Sam (L) and Dean (R) investigate a series of strange drownings in a small town

Jensen Ackles (Dean Winchester) pulls out all the stops in the wild and loose character of Dean Winchester, who loves nothing more than a good rock music, fried food, and a woman on his lap. Ackles brings dimension to the “Daddy’s Boy” who has spent his whole life hunting and, unlike Sam, was old enough to remember their mother’s murder and seek revenge. He manages to play up the tough side of Dean while still conveying his care for his baby brother, who he was raised to guard with his life.

With only two main characters and no regular guest stars (Jeffrey Dean Morgan, who plays their father John, appears in a handful of scenes throughout the season, then figures in majorly in the last 2 episodes) the show relies heavily on guest stars who drive the mini-movie episodes.  This could have spelled disaster for the series, but the quality of even their extras shows great care in the casting. While season 1 does not contain many if any big names, it builds the series a solid foundation.

The evil spirit of a woman who drowned her young children faces off against the Winchesters

Age Range: 13+
While the show does not contain strong language, nudity, or adult scenes it DOES make a strong name for itself as a horror-based show. Everything from bugs to ghosts to monsters find their place here and should not be taken lightly. Young children may be frightened by the content (hell, I’m twenty and I was covering my eyes sometimes!) and some parents may find certain material inappropriate for younger ages. I would recommend watching each episode before allowing anyone younger to view them. People of all ages will find themselves drawn in by episode 3. My older cousin (almost 30) and mother (in her 50s) have fallen in love with the series, so there is certainly no cap on it’s appeal.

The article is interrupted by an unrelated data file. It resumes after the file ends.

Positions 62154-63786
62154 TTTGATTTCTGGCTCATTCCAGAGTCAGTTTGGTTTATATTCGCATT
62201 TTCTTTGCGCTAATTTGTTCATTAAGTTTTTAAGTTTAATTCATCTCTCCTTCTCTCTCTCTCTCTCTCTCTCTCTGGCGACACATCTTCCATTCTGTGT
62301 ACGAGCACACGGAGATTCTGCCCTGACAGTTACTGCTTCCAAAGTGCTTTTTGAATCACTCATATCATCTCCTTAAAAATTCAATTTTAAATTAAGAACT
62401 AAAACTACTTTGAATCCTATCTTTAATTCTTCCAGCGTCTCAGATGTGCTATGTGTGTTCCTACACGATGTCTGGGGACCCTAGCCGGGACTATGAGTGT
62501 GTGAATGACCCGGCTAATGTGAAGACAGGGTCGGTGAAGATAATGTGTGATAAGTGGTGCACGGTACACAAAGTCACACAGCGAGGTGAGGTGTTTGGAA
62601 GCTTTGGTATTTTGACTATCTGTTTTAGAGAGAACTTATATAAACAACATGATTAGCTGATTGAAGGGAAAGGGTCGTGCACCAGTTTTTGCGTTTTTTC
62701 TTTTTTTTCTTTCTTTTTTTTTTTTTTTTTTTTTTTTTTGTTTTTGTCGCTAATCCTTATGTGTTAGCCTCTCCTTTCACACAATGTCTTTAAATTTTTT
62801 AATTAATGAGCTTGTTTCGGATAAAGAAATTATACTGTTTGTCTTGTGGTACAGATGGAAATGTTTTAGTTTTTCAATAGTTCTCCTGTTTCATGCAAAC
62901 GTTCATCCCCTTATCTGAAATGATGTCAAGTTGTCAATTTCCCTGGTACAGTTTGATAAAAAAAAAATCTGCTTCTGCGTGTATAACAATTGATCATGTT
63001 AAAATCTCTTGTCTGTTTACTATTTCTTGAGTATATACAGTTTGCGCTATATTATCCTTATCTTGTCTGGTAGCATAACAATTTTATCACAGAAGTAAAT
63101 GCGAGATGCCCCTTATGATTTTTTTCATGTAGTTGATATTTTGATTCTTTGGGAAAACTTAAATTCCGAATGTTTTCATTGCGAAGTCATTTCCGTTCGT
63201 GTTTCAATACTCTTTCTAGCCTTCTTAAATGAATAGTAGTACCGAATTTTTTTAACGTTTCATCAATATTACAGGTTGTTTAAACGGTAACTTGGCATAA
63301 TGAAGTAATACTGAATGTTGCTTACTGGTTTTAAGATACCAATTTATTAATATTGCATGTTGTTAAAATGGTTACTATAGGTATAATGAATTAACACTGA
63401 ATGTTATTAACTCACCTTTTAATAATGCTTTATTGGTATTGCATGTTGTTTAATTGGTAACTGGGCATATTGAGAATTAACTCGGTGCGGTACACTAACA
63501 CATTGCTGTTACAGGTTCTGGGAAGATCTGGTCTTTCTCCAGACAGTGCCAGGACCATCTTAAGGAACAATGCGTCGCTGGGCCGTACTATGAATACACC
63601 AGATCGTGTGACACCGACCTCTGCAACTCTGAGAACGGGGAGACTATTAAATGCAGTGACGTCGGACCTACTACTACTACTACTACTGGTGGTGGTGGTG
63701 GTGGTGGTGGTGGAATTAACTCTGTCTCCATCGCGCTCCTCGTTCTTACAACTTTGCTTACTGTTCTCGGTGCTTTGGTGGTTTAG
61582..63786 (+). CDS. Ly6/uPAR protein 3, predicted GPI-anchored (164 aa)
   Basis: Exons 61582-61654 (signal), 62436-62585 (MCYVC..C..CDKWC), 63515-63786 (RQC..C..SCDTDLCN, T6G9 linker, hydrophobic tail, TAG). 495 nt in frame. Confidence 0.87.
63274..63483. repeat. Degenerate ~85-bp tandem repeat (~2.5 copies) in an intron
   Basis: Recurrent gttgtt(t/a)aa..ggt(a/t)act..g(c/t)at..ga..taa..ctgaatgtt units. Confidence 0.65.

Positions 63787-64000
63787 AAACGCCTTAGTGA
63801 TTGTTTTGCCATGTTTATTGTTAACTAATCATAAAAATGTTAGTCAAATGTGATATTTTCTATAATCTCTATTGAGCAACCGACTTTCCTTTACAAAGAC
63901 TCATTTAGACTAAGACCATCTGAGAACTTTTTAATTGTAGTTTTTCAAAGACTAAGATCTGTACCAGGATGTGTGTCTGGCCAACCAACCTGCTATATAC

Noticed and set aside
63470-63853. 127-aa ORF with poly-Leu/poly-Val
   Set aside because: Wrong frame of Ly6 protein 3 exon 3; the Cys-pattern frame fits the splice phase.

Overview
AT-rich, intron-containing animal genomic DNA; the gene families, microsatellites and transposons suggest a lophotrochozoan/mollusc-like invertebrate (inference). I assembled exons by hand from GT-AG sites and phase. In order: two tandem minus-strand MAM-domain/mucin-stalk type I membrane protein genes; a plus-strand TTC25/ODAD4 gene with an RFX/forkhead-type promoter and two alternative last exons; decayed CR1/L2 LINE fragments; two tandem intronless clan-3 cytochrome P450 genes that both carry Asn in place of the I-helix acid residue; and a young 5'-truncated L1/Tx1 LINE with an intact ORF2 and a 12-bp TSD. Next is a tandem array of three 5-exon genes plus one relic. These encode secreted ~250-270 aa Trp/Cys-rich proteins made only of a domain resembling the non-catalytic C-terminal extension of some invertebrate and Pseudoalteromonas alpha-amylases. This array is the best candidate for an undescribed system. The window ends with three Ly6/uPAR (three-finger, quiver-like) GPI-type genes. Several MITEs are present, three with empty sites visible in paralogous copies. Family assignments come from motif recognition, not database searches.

Fun Trivia

Jared Padalecki and Jensen Ackles actually became fast friends on “Supernatural”, which helps improve their brotherly dynamic in the show.

Since filming with only two main leads requires a lot of time and intense effort Padalecki and Ackes decided to do what they could to keep the mood on set light, thus beginning a prank war between them and the crew which has continued relentlessly ever since.

Dean improvises a flame thrower to roast a swarm of bees in "Bugs"

Episode 8, Bugs was filmed using real bugs. Instead of using CGI, Director Kim Manners insisted on bringing in 60,000 Drone Bees. The set was encased in netting to keep the bees from escaping and cameramen wore protective gear. Padalecki and Ackles, who riled up the normally docile drones with slapping and a real flame thrower, sustained numerous stings during filming. As the two became frustrated and began to complain Manners walked onto the set and sat down in a camera blind spot wearing no protective gear, determined to stick it out with them. To this day both men chose this as one of their least favorite episodes to film.